For Immediate Release
Charter Change Goes to Voters Despite New State Law
Springfield City Council voted to place three Charter issues on the Aug. 7 ballot: a request to eliminate February primary elections and two ballot questions requesting changes to the initiative petition process.
The first ballot question is a proposal to eliminate the February primary election for City Council elections where there are more than two candidates for a Council seat. Council had placed the question on the ballot because recent elections had resulted in a less than five percent turnout - the cost per vote to the citizens of Springfield estimated at approximately $32 each.
Even though Council had already placed this question on the August ballot, on July 12, 2012, Governor Jay Nixon signed into law HB 1036. That bill eliminates the February election date for all city issues except bond elections. HB 1036 also eliminates the June election from the City's consideration. The elimination of the February election date effectively removes the February primary election date set out in Section 13.1 of the Springfield City Charter.
While the new state law has eliminated the February election date, the necessary language to clean up section 13.1 of the City Charter will still be voted on at the August 7, 2012 election.
If citizens pass the ballot measure eliminating the City's February primary, the citizens of Springfield will save the cost of a future election that would be necessary to make sure that our election dates comply with state law.
As a result, the question seeking to amend section 13.1 of the Charter is still a question that will be voted on by the voters of Springfield.
If the citizens do not pass the ballot measure, the February primary election will still be eliminated, but the City's Charter and State law will be out of synch.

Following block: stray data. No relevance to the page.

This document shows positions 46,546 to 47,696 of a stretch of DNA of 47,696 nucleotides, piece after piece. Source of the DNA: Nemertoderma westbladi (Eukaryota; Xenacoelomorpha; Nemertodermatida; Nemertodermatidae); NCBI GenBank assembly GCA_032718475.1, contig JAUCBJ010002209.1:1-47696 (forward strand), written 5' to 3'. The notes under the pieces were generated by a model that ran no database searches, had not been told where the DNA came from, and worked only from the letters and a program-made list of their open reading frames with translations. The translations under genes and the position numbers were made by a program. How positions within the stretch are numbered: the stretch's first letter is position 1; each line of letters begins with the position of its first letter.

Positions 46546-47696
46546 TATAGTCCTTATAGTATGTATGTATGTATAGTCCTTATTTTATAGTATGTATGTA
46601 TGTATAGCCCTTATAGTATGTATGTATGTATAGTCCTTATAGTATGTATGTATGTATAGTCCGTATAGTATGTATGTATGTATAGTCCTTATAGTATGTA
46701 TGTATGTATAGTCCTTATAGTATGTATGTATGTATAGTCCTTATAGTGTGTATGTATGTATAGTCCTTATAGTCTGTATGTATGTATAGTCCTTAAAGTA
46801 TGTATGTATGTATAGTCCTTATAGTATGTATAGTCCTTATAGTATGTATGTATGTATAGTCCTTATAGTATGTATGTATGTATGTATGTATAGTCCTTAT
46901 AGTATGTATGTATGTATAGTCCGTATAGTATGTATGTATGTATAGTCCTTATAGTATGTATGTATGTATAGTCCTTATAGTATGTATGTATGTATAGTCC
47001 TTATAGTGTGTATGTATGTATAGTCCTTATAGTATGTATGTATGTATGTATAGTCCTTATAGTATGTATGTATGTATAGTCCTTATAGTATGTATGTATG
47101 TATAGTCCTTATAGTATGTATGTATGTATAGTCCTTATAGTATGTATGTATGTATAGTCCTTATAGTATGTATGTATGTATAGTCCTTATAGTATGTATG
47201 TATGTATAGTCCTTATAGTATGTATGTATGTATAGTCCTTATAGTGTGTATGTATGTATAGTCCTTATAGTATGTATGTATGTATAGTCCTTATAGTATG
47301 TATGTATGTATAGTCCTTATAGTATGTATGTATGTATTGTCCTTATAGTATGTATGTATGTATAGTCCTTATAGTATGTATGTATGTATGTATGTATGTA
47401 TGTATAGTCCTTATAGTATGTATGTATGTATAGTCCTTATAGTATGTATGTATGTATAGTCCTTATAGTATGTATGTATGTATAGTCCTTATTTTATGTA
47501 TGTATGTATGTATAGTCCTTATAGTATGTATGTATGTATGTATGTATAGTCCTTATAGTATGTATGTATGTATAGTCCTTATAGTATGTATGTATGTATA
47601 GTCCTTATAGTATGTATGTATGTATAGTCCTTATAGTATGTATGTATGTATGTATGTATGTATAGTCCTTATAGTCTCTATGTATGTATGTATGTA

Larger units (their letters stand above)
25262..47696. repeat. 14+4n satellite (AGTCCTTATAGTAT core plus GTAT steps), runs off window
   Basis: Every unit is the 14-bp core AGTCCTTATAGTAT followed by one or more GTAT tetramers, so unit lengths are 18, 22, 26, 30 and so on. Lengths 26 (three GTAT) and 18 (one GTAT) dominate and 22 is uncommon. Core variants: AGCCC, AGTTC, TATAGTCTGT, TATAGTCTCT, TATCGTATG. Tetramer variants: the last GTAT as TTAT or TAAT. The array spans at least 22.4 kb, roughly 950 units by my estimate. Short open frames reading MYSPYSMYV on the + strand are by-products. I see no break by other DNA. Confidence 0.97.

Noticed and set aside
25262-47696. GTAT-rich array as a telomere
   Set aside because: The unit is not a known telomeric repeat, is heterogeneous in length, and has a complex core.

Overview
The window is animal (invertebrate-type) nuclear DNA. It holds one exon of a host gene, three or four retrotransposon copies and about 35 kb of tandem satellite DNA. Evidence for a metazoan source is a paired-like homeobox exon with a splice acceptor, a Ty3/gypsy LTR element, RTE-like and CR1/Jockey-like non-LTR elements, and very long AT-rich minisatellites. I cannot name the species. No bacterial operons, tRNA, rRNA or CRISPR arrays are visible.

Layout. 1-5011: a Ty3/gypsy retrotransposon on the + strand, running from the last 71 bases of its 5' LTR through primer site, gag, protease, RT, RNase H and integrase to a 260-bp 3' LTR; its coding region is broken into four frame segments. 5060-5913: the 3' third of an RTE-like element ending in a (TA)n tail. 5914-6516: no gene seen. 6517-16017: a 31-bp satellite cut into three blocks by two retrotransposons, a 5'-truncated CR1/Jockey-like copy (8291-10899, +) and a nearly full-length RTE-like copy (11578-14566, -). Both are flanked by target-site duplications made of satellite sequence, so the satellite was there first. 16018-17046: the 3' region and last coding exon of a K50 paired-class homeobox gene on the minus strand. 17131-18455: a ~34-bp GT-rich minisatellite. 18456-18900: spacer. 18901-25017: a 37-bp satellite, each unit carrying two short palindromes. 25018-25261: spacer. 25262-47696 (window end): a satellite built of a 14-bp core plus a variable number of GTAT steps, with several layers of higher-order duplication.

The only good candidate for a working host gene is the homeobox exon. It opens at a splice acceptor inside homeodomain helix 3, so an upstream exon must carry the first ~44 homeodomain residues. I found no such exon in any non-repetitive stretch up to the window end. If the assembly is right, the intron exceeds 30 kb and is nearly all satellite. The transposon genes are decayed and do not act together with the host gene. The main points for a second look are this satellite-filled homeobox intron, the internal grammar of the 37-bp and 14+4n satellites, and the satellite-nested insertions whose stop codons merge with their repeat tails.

The second Charter issue involves a proposal to increase the number of signatures required to place an initiative issue on an election ballot. Currently, a petition has to have at least the number of signatures equal to 10 percent of voters in the most recent municipal election. The proposed change would require signatures equaling seven percent of all registered voters eligible to vote at the most recent April election (the City's general election).
The third Charter proposal would tweak the initiative petition process to set up a one-year time limit for a group to gather signatures to place an initiative question to a vote by the citizens.
The other tweaks would change the administrative requirements for the City staff to process an initiative petition.
These administrative requirement changes include:
- Requirement of a petitioners' committee comprised of five qualified voters to submit a proposed petitioner to the City Clerk.
- Requirement the committee obtain an advisory legal opinion and a fiscal summary from the City Director of Finance that contains anticipated implementation cost to the City and suggested funding source.
The last change contained in the third ballot question would allow Council, by a vote of at least seven members, to amend or delete invalid language or correct typographical errors prior to an election. The petitioners' committee will also be allowed to withdraw the petition for any reason up to the 6th Tuesday prior to the scheduled election.
For more information, contact Cora Scott at 417-864-1009 or Dan Wichmer at 417-864-1558.